At that time, Me­tuh be­moaned the ab­sence of an eco­nomic team and went ahead to say that Pres­i­dent Buhari’s re­gional tour to Niger and Chad ex­posed APC’s hypocrisy. It ac­cused the gov­ern­ing party of dou­ble stan­dard and in­sin­cer­ity for chastis­ing Jonathan for seek­ing re­gional co­op­er­a­tion to solve the chal­lenge of in­sur­gency are now hail­ing Pres­i­dent Buhari for toe­ing the same line.

The PDP also chal­lenged the ap­point­ment of Lawal Daura, the Di­rec­tor Gen­eral of the De­part­ment of State Ser­vices (DSS) for al­legedly be­ing a card car­ry­ing mem­ber of the APC and the ap­point­ment of Mrs. Amina Zakari as the act­ing INEC Chair­man.

The PDP ac­tivism, how­ever, went miss­ing when the Buhari ad­min­is­tra­tion in­creased the price of petrol from N86.50 to N145 per litre to raise money be­cause the coun­try was broke.

The cri­sis be­tween Sen­a­tors Ali Modu Sher­iff and Ahmed Makarfi fac­tions of the PDP had pro­vided a lee­way for the APC to catch-in on the par­ties weak­nesses.

Since the change of guard on the po­lit­i­cal scene in 2015, the de­sire of many Nige­ri­ans is to have at least, one or more vi­able op­po­si­tion par­ties that would con­stantly put the rul­ing APC in check.

This is, per­haps, se­quel to the fear that the gov­ern­ment might re­nege on its cam­paign prom­ises or abuse power if there is no cred­i­ble op­po­si­tion that would pro­vide con­struc­tive crit­i­cism.

Pun­dits say giv­ing the party in power heavy bash­ing, to a large ex­tent, im­proves so­cio-eco­nomic and po­lit­i­cal life of a na­tion and ex­pands its fron­tiers.

De­spite the ex­is­tence of about 40 reg­is­tered po­lit­i­cal par­ties in Nige­ria, the hope for one that can at least, have some bite, lays on the PDP be­cause of its strength and the fact that it held sway as the rul­ing party from 1999 to 2015.

But the PDP has re­mained co­matose, fol­low­ing in­tense lead­er­ship tus­sle within its fold by former gov­er­nors of Kaduna and Borno States - Sen­a­tors Makarfi and Modu Sher­iff.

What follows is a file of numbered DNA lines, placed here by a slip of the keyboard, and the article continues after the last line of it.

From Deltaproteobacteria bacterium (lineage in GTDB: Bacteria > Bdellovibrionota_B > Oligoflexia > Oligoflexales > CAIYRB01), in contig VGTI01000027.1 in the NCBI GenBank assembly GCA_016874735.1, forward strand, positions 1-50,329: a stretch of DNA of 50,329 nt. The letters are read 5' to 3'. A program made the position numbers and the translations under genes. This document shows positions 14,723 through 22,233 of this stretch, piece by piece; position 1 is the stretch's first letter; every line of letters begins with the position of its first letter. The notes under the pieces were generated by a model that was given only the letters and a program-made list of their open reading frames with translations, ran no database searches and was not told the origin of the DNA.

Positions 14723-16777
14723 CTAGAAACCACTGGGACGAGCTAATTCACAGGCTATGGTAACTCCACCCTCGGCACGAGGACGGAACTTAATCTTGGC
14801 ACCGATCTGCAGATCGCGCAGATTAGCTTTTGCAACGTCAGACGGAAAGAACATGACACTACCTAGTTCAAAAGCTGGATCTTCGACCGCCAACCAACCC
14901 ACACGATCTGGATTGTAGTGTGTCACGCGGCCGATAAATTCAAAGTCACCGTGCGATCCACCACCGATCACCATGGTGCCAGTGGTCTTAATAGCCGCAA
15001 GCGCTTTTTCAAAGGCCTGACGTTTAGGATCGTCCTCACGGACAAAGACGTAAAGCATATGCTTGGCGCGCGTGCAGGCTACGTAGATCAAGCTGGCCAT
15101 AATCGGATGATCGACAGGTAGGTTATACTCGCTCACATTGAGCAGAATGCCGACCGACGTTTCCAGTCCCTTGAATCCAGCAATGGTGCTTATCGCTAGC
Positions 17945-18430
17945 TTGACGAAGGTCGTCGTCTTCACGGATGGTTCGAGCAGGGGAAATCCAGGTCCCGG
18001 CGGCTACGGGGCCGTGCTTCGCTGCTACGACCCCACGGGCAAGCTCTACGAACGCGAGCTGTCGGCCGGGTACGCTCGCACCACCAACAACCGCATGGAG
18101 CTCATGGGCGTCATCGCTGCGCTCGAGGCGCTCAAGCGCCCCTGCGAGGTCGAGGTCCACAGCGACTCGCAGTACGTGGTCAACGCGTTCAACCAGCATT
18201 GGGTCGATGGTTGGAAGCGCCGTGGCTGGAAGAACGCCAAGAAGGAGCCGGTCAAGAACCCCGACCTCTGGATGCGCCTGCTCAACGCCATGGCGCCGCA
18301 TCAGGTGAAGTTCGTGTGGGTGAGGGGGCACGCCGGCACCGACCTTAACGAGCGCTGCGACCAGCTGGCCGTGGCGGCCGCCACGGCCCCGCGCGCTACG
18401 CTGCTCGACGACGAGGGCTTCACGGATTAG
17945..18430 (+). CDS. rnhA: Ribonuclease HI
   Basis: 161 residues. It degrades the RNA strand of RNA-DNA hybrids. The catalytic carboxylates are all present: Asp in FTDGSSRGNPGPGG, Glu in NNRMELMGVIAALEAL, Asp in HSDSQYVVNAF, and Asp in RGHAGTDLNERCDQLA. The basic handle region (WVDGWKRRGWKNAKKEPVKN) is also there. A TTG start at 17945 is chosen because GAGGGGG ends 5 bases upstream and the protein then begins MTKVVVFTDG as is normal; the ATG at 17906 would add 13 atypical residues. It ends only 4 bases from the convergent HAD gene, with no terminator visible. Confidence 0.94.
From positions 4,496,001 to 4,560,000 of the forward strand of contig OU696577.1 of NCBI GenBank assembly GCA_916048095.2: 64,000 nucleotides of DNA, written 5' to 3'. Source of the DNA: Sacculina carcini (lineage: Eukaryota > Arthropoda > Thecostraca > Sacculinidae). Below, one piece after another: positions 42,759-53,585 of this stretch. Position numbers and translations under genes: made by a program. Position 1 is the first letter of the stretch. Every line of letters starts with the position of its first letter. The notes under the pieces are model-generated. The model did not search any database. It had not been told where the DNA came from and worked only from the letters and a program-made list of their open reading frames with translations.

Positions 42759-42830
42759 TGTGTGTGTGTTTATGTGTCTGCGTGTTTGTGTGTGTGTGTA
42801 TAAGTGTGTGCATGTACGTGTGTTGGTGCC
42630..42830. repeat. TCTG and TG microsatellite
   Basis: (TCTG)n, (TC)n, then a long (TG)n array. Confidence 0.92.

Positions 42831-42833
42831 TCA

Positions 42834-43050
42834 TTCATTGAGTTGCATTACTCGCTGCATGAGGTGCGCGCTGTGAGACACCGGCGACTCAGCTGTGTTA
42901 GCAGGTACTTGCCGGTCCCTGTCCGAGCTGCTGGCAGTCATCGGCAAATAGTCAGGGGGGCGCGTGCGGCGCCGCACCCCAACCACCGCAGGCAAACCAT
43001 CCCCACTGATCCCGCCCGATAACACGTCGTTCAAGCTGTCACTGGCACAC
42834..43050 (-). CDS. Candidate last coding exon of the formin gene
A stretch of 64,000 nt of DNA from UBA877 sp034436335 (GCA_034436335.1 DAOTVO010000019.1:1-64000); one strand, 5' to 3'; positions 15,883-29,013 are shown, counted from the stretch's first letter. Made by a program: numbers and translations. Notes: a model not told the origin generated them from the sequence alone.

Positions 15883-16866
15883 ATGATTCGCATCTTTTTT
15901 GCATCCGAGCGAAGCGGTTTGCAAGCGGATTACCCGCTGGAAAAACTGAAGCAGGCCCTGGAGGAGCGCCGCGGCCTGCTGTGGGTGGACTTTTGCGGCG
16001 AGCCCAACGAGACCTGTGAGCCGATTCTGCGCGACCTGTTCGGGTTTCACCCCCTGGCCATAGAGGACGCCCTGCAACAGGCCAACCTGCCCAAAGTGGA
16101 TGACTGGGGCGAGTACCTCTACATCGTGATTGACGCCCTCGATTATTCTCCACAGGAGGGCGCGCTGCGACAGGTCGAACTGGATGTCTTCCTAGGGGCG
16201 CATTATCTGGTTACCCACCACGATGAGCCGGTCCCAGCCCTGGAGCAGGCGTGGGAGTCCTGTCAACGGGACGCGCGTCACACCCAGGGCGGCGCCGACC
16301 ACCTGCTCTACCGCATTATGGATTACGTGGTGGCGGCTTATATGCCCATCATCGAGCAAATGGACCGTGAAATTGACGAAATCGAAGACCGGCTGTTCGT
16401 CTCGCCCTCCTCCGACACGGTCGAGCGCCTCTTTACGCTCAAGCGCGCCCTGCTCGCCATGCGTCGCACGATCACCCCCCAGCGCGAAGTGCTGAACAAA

The party has lost its strong voice against the rul­ing party as both camps only throw tantrums against each other. Ob­servers say this is the op­po­site of what the APC did when it was in the op­po­si­tion.

The APC, as an op­po­si­tion party then, played a key role in deep­en­ing the na­tion’s democ­racy by con­stantly check-mat­ing the PDP-led gov­ern­ment and pro­vid­ing con­struc­tive crit­i­cism to some of the gov­ern­ment poli­cies and pro­grammes, an­a­lysts said.

But when the PDP is in the news now, it is mostly when tongues are wag­ging over its pro­tracted lead­er­ship tus­sle, mak­ing it dif­fi­cult to do any­thing a po­tent op­po­si­tion party should be do­ing.

It is im­per­a­tive to note that the party has re­laxed on cer­tain is­sues it ought to have spo­ken against.

The PDP Young Lead­ers Fo­rum in a com­mu­nique read by its leader, Barr. An­thony Ahilebo, at the end of their meet­ing, in Abuja, said, “in­stead of fight­ing in-house, they should put acts to­gether and fight the very peo­ple that are si­lenc­ing, de­hu­man­is­ing, de­stroy­ing and dev­as­tat­ing the Nige­rian peo­ple through in­hu­man poli­cies and im­pru­dent lead­er­ship.

“There is a need to rise up and stop the loom­ing an­ar­chy and doom stem­ming from the lack lus­ter lead­er­ship of the APC.”

Sim­i­larly, the gover­nor Se­ri­ake Dick­son-led PDP Rec­on­cil­i­a­tion Com­mit­tee has urged the PDP lead­ers not to con­cen­trate more en­ergy fight­ing in-house but work to­wards chal­leng­ing the poli­cies of gov­ern­ment where nec­es­sary to en­sure good gov­er­nance.

Ob­servers have ex­pressed dis­may that the Sher­iff camp of the party has never is­sued a state­ment or at any of its press con­fer­ences crit­i­cised any ac­tion or in­ac­tion of the APC-led gov­ern­ment.

While the um­brella has been torn into shreds, key de­ci­sions and poli­cies of the present gov­ern­ment such as in­crease in the pump price of petroleum prod­uct; con­tin­ued at­tacks in the north east; ris­ing cost of liv­ing and the Dol­lar among oth­ers have not been crit­i­cally as­sessed by the PDP.

Both camps have al­lot­ted more time and en­ergy to in-house fight­ing than com­ing to­gether as one united fam­ily to per­form the main op­po­si­tion role. Sim­i­larly, even when such crit­i­cisms were made by the Makarfi group, they don’t carry much weight be­cause the party has been di­vided.

Our cor­re­spon­dent re­ports that most of the times the two spokesper­sons from the two camps dis­agree or dif­fer on an is­sue of na­tional im­por­tance and go to bed, while the cri­sis lingers, giv­ing the gov­ern­ment enough hap­pi­ness.

An­a­lysts learnt that the PDP has re­mained quiet on sev­eral prom­ises which the APC made but could not re­deem. It has been silent on the N-Power scheme de­signed by the fed­eral gov­ern­ment for un­em­ployed grad­u­ates in which youths have been given of­fers and paid stipend only once or twice since De­cem­ber, 2016.

One of the ben­e­fi­cia­ries of the N-Power pro­gramme posted to Nasarawa State, who pleaded anonymity for fear of be­ing vic­tim­ized, told our cor­re­spon­dent that since the pro­gramme started, he re­ceived alert only once.

An­a­lysts ex­press hope that the PDP will put its house in or­der and rise up to the oc­ca­sion by putting the APC on its toes.

Ahmed Makarfi

Ali Modu Sher­iff

Newspapers in English

Newspapers from Nigeria

© PressReader. All rights reserved.